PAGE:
[WARNING: This article contains spoilers for Finding Dory]
From the moment that the inflatable ball from Toy Story began appearing in other movies, or posters, comics and billboards advertised characters and companies from previous films, fans have know that Pixar Animation is nearly unrivaled in terms of easter eggs, secret details, and hidden references. Whether they’re obvious ones meant to give seasoned fans an extra laugh, or incredibly subtle ones that were placed for only the animators’ enjoyment, fans have searched for each and every one as soon as Pixar films hit theaters.
That offers yet another reason to line up and see Finding Dory, picking up essentially right where Finding Nemo left off. But to make sure that fans can catch all the extra content without repeat viewings, we’ve broken down the background details, veiled references, and behind-the-scenes stories fueling every added touch. Whether it’s other Pixar movies being referenced, or another bombshell shared universe crossover, we’ve got you covered:
18. Boat Markings
Numbers hardly ever appear in a Pixar film without purpose or hidden meaning, and the scene pictured above (glimpsed by fans in one of the film’s first trailers) is no exception. As Dory is first scooped out of the bay by workers at the Marine Life Institute, two numbers stand out on the hull of their boat. Both are actually references to Pixar’s past and present. The ‘1200’ is a direct nod to the studio’s address (1200 Park Avenue, Emeryville, California), while the ’86’ is meant to signify 1986 – the year that Pixar first officially became its own standalone incorporated entity.
17. Seawater Supply TL59
Major Disney and Pixar movies usually wind up influencing the company’s amusement parks and attractions, but rarely does it go the other way. Yet in Finding Dory, a room behind the scenes of the marine facility shows a water pipe clearly marked as “Seawater Supply TL59.” As spotted by UltimateOrlando (image above) that same pipe and label is lifted directly from the queue area of the Finding Nemo Submarine Voyage in Disneyland. It might seem like a clever way of referencing the park in the film, but the truth goes even deeper: the pipe itself was an easter egg delivered by the engineers who designed it. Since the Submarine Voyage was merely given a makeover for Finding Nemo, the team paid tribute to the attraction’s actual grand opening 1959, as part of ‘Tomorrowland’ (TL59).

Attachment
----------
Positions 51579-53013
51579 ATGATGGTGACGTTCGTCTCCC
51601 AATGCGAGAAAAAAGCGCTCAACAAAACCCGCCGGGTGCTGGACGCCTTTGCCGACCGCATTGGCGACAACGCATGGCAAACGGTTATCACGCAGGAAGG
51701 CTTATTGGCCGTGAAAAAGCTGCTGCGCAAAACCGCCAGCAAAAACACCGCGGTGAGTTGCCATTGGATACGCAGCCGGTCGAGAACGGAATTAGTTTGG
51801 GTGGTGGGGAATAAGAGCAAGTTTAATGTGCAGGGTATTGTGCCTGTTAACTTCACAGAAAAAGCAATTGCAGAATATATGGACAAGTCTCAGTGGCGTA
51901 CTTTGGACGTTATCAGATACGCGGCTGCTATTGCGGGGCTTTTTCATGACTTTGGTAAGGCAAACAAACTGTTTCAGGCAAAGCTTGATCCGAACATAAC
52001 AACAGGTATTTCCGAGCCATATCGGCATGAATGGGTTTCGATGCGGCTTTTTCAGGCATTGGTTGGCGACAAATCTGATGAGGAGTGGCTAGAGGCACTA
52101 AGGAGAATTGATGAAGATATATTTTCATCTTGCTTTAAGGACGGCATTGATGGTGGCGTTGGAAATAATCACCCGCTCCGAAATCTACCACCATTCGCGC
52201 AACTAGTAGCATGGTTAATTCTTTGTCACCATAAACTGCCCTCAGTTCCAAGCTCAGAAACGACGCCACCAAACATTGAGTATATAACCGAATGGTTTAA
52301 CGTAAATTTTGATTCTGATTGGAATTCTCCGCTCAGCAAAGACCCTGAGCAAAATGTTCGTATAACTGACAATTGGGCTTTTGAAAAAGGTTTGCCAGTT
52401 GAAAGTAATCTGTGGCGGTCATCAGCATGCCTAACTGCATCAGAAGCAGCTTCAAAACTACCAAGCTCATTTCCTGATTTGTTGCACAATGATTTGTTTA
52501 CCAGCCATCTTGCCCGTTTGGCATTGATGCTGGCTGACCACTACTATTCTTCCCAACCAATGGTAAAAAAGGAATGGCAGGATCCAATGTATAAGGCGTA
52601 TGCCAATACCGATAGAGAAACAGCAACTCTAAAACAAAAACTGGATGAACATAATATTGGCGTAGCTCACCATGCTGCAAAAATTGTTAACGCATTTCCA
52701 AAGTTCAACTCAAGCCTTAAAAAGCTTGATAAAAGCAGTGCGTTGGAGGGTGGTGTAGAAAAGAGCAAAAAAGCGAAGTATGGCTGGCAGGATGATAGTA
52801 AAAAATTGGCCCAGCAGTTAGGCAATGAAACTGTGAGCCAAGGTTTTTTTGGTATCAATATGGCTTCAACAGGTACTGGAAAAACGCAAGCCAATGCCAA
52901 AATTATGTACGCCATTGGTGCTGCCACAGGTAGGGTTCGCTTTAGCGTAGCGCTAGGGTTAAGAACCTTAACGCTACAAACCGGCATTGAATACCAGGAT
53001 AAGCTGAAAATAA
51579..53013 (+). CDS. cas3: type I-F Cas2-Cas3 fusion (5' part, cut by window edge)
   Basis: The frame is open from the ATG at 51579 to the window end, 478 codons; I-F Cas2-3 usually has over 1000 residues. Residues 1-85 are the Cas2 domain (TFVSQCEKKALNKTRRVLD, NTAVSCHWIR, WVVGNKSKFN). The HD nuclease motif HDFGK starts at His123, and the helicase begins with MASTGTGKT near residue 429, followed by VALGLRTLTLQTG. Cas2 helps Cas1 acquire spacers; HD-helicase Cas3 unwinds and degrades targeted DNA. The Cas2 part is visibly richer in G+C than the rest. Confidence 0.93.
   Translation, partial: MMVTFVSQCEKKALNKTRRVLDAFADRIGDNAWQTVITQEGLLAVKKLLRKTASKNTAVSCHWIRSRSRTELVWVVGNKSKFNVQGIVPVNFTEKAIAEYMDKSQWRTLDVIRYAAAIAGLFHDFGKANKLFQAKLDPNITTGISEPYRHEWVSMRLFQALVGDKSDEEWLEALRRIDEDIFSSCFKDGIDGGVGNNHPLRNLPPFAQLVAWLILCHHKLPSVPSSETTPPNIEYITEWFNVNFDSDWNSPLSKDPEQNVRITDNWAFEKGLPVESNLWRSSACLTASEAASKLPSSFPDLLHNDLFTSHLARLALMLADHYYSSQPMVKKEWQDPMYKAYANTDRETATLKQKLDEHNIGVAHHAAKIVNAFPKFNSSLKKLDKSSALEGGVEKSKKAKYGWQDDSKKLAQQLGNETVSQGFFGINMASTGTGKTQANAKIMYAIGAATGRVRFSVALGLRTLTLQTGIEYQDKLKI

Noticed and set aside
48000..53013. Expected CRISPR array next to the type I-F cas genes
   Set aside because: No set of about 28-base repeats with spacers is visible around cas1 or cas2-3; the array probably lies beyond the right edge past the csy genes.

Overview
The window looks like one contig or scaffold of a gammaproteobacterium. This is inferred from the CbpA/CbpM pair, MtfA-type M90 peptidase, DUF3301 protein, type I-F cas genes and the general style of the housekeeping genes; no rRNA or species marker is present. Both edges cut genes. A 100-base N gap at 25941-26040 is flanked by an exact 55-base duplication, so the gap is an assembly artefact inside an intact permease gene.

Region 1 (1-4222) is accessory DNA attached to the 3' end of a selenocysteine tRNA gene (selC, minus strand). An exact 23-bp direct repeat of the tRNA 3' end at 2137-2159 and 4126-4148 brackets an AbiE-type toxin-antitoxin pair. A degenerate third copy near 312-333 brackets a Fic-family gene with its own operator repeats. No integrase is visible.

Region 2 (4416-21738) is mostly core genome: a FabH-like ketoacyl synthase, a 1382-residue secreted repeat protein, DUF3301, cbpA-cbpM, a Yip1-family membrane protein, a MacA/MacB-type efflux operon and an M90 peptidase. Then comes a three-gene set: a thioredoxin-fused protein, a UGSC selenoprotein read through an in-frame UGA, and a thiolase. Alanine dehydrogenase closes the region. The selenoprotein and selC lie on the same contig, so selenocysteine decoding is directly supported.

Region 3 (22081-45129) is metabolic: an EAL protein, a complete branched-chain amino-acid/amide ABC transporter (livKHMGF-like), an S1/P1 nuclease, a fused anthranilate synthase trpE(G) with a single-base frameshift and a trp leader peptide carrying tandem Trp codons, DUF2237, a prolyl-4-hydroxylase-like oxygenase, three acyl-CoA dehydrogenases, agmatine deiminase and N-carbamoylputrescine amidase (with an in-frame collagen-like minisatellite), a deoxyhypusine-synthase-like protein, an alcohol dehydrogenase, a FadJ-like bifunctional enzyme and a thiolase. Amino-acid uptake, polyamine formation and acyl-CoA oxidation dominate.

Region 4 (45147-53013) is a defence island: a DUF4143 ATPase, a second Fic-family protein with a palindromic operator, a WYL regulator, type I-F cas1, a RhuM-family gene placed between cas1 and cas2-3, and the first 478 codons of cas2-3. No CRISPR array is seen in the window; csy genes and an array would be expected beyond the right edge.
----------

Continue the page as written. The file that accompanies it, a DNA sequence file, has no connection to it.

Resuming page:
16. Darla Cameo
When Hank and Dory are carrying on a conversation in the Marine Life Institute’s quarantine, there are plenty of notes, details, and barely-visible items that will likely be picked over once home video arrives. But in the meantime, some can be made out during the first viewing. Chief among them: a photo of the fish menace from Down Under – Darla. The photo is just out of focus behind Dory’s tank, but it’s impossible to miss: the photo is the exact same one seen in a frame by the dentist office fish in Finding Nemo. Why is a young, brace-faced, menacing young girl’s photo in two different spots on the Pacific Ocean? That’s a mystery we can’t yet answer, but for the moment, we’ll just assume it’s due to the animators having a tough time forgetting her. Whatever helps.
15. Lava Magnet
It isn’t just the main attraction that moviegoers enjoy when attending a screening of Finding Dory, but the traditional short film from Pixar which runs before it. For Finding Dory, that short is Piper – but it’s not the only one included in the finished film. Few who saw Inside Out could forget Lava, the short film following a volcanic island’s search for love through the power of song. So keep your eyes peeled as Hank and Dory move into the Marine Life Institute lab, and you can spot a small magnet holding up a few papers. The magnet takes the same image used for the Lava poster (of the volcano), but instead of the short’s title, the name of the singing star – ‘Uku’ – is used instead.
14. Wall-E Calendar
The tiny nods continue when Hank has Dory suspended over a massive aquarium in a plastic cup. The easter egg actually has nothing to do with the fish, but keep an eye towards the background of the scene, and you’ll see a work station lit just enough to make out some details. Squint extra hard, and you’ll notice the calendar on the wall sports the name “Wall-E” – for the Pixar film starring a trash compacting robot in a post-apocalyptic hellscape of garbage and pollution. The inclusion will add even more fuel to the theory that the Pixar films don’t just take place in the same universe, but along the same timeline. Who knows: maybe the new Wall-E units were just beginning to roll out, and someone at the Marine Life Institute was a fan?
13. Luxo Ball
With every Pixar movie comes a few easter eggs that downright must be included (and no, we’re not talking about the “Ultimate Easter Egg” released as an April Fools Joke, but taken seriously by plenty of easter egg lists out there). The most famous – or simply easiest to spot – is the infamous Luxo Ball: the yellow rubber ball with the blue stripe and red star that seems to be included in nearly every cluttered background shot. In the case of Finding Dory, the ball can be spotted in the ‘Kid Zone’ of the Marine Life Institute. You won’t have long to spot it, but as always, it’s hard to miss.
12. Sigourney Weaver
It’s one of the best gags of the film: when Dory arrives at the Marine Life Institute, she is greeted by the booming voice of actress Sigourney Weaver, claiming that… well, “I’m Sigourney Weaver.” By the end of the film, Dory considers Weaver her friend, while other sea creatures believe her to be a supreme being. It’s a joke that’s pretty mired in behind the scenes details. For starters, the joke was thought up and inserted with placeholder dialogue fully expecting to be axed not soon after. But as viewings and feedback from Pixar’s higher-ups came and went, the joke remained, meaning the time came to actually ask the actress if she would do it. Obviously, she appreciated the gag, and agreed. It’s not hard to see why the idea popped into the storytellers’ heads, either: Weaver performs a similar voice over role at the California Academy of Sciences.
11. Piper Poster
The short film Piper marks the directorial debut of Pixar’s Alan Barillaro, relying, yet again, on absolutely no spoken dialogue to tell a compelling story (something Barillaro honed his skills on with Wall-E). But once the short story of a young sandpiper growing to adulthood has ended, it’s not the last audiences may see of its star, Piper. Look to the background when Hank is removing Dory from a smaller fish tank at the Marine Life Institute with a coffee pitcher, and you’ll see a painting of Piper.